The North-West Rebellion unfolded very differently than the Red River Resistance.

Resistance quickly escalated to armed threats, blockades and raids — but this time the railroad brought troops from Ottawa almost overnight. On May 9th the government attacked the Metis stronghold of Batoche and crushed Riel’s forces after 3 days of battle. Poundmaker & Riel were both captured and executed, while other leaders fled to the US. This marked the end of organized Indigenous resistance to Canadian expansion.

Prime Minister John A Macdonald demanded Riel’s head in spite of opposition, stating  “He shall die though every dog in Quebec bark in his favour”.

Riel was famously quoted as saying “Life, without the dignity of an intelligent being, is not worth having.”

This is our 3rd legislative building, built in 1911-1920 from Tyndall Stone. Its design is very eclectic: It’s covered with neoclassical pediments, gargoyles, and even masonic or occult imagery. The iconic Golden Boy is an imitation of the Greek god Mercury.

The building was meant to embody old-world, neo-classical opulence. There is absolutely incredible symbolism in the building, but this could occupy its own tour. Unfortunately its style and symbolism have absolutely no relationship with any local Manitoban architecture, aesthetics or history. It is a purely colonial European-style structure–and this was not an accident.

Ancient Greece has long been seen as the “cradle of civilization” and the origin of European culture. It was an intentional choice to model the seat of power in Manitoba after this. It is a symbol of colonial power and was meant to suggest its role as a “civilizing” centre on the wild prairies. Check out our Across the Assiniboine tour to learn more about the architecture of settlement.

The building was also a massive corruption scandal which brought down the sitting Conservative government. The builder was close friends with government officials, and he doubled the project’s cost after stealing most of the materials to build his own mansion nearby.

This statue of Queen Victoria was unveiled in 1904–60 years before Riel’s. It was designed by the English sculptor George Frampton.

As Queen of Canada, Great Britain, and Empress of India, Victoria controlled the largest colonial empire in history. Today her image is extremely controversial, and she is seen as one of the greatest symbols of colonial violence and oppression in Canada. In the spring of 2020 red paint was thrown over this statue in protest.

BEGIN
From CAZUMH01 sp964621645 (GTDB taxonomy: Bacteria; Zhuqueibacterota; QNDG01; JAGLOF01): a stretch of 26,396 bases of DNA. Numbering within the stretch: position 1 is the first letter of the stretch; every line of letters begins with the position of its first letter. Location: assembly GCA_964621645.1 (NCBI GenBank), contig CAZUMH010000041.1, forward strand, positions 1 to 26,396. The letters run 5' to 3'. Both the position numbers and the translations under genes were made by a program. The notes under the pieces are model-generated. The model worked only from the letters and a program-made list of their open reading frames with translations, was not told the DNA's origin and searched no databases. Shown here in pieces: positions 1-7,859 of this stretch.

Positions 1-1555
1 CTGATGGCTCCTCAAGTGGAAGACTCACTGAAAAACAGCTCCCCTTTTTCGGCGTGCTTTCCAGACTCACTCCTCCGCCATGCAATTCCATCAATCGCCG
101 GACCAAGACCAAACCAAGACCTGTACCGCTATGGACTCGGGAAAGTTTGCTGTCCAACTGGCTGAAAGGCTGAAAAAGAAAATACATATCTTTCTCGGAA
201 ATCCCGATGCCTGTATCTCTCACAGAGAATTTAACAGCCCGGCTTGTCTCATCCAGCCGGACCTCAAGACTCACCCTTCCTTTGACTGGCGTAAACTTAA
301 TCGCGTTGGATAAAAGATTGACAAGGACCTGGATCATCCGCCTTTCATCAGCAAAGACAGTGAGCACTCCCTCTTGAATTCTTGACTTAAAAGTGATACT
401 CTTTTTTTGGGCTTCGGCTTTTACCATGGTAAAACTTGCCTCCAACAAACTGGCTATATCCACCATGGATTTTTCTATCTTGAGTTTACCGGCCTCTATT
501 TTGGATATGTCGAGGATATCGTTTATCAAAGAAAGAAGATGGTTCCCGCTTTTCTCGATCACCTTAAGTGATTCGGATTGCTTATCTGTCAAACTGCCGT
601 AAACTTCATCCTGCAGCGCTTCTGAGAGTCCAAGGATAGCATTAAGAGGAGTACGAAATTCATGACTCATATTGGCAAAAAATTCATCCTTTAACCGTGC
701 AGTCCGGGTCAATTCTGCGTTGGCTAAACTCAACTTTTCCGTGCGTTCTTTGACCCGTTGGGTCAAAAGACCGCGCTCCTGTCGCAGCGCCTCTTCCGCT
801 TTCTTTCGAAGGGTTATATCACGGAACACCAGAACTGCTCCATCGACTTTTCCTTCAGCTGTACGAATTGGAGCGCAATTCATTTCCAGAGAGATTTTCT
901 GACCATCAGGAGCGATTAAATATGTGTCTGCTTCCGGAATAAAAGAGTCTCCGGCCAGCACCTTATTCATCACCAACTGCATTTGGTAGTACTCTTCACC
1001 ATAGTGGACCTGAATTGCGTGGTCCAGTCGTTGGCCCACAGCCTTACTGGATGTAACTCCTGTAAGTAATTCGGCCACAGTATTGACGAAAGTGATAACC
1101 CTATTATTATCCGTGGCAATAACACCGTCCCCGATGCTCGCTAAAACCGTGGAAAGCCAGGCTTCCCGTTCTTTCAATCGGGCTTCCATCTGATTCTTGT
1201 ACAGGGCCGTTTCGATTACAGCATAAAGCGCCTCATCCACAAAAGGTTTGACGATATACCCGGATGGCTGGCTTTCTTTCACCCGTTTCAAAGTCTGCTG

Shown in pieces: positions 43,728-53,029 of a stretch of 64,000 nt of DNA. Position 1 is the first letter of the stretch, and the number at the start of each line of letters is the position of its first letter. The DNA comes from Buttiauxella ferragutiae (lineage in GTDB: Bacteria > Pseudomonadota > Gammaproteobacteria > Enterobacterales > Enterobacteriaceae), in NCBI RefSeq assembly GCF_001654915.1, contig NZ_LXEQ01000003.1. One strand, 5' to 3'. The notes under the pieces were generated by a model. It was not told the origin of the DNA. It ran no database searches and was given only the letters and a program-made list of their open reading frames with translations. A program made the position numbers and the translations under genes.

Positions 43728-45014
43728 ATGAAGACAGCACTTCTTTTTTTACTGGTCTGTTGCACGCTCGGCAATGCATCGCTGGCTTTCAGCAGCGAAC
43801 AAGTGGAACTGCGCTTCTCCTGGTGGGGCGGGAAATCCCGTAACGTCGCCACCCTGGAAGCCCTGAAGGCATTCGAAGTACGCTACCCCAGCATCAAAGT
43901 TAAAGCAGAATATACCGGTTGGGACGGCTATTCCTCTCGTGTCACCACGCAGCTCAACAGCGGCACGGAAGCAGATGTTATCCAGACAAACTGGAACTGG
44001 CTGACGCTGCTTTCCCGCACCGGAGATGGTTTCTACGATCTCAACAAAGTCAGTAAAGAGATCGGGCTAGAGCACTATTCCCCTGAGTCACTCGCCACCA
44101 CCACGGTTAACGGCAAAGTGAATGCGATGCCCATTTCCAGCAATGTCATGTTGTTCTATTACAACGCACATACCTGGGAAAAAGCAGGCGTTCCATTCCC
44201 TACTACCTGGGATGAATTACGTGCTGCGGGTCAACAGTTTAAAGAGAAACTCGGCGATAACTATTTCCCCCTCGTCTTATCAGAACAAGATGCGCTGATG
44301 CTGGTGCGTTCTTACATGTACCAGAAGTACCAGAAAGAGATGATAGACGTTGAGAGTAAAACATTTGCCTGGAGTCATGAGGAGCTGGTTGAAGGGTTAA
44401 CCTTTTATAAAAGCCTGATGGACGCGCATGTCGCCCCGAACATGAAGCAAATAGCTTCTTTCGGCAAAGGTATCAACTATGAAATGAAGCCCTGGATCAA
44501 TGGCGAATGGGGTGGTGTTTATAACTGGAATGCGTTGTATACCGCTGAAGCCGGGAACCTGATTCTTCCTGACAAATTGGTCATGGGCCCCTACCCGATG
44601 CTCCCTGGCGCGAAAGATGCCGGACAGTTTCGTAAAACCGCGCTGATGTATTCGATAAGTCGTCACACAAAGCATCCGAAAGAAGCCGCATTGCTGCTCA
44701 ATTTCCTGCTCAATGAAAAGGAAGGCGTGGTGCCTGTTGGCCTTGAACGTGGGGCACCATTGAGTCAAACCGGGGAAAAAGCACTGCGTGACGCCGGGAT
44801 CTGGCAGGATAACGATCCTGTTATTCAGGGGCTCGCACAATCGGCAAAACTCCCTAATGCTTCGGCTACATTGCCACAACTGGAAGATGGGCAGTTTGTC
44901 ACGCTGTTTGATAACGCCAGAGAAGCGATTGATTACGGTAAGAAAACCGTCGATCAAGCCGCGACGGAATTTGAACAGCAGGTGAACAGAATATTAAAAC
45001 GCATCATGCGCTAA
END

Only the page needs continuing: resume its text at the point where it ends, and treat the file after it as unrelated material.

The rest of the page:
It’s worth asking: Is she an appropriate symbol for the front of Manitoba’s legislature? This is a place of great honour and significance. Do we believe that she should be the public face of our province? Victoria never once set foot in Manitoba.

Even for those of us with settler roots, I think we need to ask what she really represents to us. I know that she does not represent my Manitoba. To me she also represents colonial violence.

My ancestors, like the first settlers that arrived in 1812, were poor Scottish folk. Those settlers were fleeing oppression by English nobles back home. It must be remembered that the colonizers of this place were themselves colonized first by the English in a repeating cycle of violence and exploitation. This is truly the definition of inter-generational trauma–and most of us suffer from it to one degree or another.

These statues are not neutral reminders of history, they are celebrations of a certain perspective. We need to understand all  points of view around them, and we need to actively use them to provoke discussion and reflection on our past.

This is the only way we can do better for each other and build a stronger home for the future.

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The Pedal into History project was supported by contributions from the Province of Manitoba through the Heritage Grants Program., the City of Winnipeg, and Seven Oaks House Museum. We are grateful for their support.